Google is using AI to anticipate your web browsing needs

10 Jun 2022

Image: © chathuporn/

New machine learning developments for Chrome aim to predict what the user wants in real time.

Google has announced a number of machine learning improvements for its Chrome web browser to enhance safety and add personalised features.

Chrome already uses machine learning to make images more accessible for people with vision issues, or to generate real-time captions on videos.

In March, the browser received a new built-in phishing detector that uses machine learning (ML). Google said this new model identifies 2.5 times more potentially malicious sites and phishing attacks than the previous model.

The tech giant now plans to use AI to improve how the web browser handles permission requests for notifications.

“On the one hand, page notifications help deliver updates from sites you care about; on the other hand, notification permission prompts can become a nuisance,” said Google software engineer Tarun Bansal.

The next update will have a machine learning model that runs within Chrome, which will identify permission notifications and silence the ones that are unlikely to be granted based on the user’s previous interactions.

One planned AI improvement will adjust the Chrome toolbar in real time based on which action is the most useful in that moment, such as sharing a link or using the voice search function. Google said this adjustable toolbar can be manually customised.

“Our goal is to build a browser that’s genuinely and continuously helpful, and we’re excited about the possibilities that ML provides,” Bansal said.

Google has also launched an update to its language identification model, which detects the language of a visited website and predicts if it needs to be translated for the user. Bansal said that Google is seeing “tens of millions more successful translations every day” thanks to this update.

Machine learning cyberattacks

While machine learning offers benefits for web browsing, it can also be used as a tool by hackers to launch cyberattacks that are difficult to prevent. These machine-learning-assisted attacks are particularly robust and poorly understood due to the complex algorithms involved.

One such documented attack, described by MIT researchers as a “state-of-the-art” website-fingerprinting attack, was replicated in detail to enable deeper study.

“One of the really scary things about this attack is that we wrote it in JavaScript, so you don’t have to download or install any code,” said computer scientist Jack Cook, lead author of the study. “All you have to do is open a website.

The attack studied was shown to be extremely efficient at determining a user’s browsing behaviour. In the case of a computer running Chrome on MacOS, it was able to identify websites visited by the user with 94pc accuracy. In all browsers and operating systems tested, the researchers saw more than 91pc accuracy.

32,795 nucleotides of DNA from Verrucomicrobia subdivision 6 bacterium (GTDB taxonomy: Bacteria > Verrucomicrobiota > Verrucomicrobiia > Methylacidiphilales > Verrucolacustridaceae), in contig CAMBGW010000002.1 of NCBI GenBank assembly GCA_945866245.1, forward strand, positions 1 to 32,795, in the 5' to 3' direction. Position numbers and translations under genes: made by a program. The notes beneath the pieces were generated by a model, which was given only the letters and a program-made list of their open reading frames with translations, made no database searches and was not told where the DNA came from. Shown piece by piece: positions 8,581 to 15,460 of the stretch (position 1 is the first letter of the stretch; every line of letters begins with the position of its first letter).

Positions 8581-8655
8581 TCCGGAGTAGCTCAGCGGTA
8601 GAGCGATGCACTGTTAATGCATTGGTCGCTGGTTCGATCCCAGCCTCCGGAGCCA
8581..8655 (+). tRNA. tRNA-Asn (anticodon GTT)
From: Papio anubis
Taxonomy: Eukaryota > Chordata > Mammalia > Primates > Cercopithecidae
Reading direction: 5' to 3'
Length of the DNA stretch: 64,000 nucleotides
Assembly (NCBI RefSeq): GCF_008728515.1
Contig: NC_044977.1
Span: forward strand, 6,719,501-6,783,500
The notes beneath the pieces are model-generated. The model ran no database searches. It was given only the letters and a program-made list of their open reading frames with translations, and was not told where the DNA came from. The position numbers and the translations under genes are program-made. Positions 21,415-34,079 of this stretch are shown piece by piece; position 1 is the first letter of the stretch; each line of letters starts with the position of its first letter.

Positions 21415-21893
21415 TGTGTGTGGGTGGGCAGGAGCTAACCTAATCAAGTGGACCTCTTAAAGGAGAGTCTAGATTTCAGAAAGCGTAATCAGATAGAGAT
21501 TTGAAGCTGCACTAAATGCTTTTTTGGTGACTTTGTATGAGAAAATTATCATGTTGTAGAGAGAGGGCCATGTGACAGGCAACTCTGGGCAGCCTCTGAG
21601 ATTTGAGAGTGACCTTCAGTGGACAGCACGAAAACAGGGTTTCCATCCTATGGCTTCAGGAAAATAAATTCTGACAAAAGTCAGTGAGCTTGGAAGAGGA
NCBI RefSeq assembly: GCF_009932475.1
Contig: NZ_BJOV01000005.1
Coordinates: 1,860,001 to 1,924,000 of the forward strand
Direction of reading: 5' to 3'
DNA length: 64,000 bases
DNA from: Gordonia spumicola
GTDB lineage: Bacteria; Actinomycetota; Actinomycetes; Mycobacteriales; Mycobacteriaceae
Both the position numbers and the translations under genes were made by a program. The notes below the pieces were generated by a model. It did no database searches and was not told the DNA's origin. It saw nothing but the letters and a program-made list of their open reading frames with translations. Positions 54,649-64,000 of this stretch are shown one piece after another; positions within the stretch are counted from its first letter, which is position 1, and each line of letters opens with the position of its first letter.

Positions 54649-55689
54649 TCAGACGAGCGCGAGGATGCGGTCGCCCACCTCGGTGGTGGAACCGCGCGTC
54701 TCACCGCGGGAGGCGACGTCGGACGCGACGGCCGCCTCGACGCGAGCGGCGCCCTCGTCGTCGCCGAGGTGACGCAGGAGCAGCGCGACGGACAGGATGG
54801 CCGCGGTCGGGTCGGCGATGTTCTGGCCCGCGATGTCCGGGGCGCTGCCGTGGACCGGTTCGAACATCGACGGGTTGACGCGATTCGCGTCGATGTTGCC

“Someone could embed this into a website and then theoretically be able to snoop on other activity on your computer,” said Cook.

The MIT team’s almost-identical version of this machine-learning-assisted side-channel attack helped them to better understand how it works and how to prevent it. They were surprised to find that deepening their knowledge of these complex attacks revealed some fairly simple fixes.

In order to counter the cyberattack, the team created a browser extension that pinged random websites, adding noise to the data and making it more difficult for an attacker to decode signals. This saw the attack’s accuracy drop to 62pc, but it also impacted the computer’s performance.

As a second countermeasure, they modified the computer’s timer to return values that slightly differed from the actual time. This, they explained, made it much harder to monitor user activity and cut the attack’s accuracy down to just 1pc.

“I was surprised by how such a small mitigation like adding randomness to the timer could be so effective,” said Cook. “This mitigation strategy could really be put in use today. It doesn’t affect how you use most websites.”

The researchers plan to use their findings to develop an analysis framework for machine-learning-assisted side-channel attacks.

“As researchers, we should really try to delve deeper and do more analysis work, rather than just blindly using black-box machine-learning tactics to demonstrate one attack after another,” said senior author Mengjia Yan, a member of the Computer Science and Artificial Intelligence Laboratory (CSAIL) at MIT.

“The lesson we learned is that these machine-learning-assisted attacks can be extremely misleading.”

10 things you need to know direct to your inbox every weekday. Sign up for the Daily Brief, Silicon Republic’s digest of essential sci-tech news.

Leigh Mc Gowran is a journalist with Silicon Republic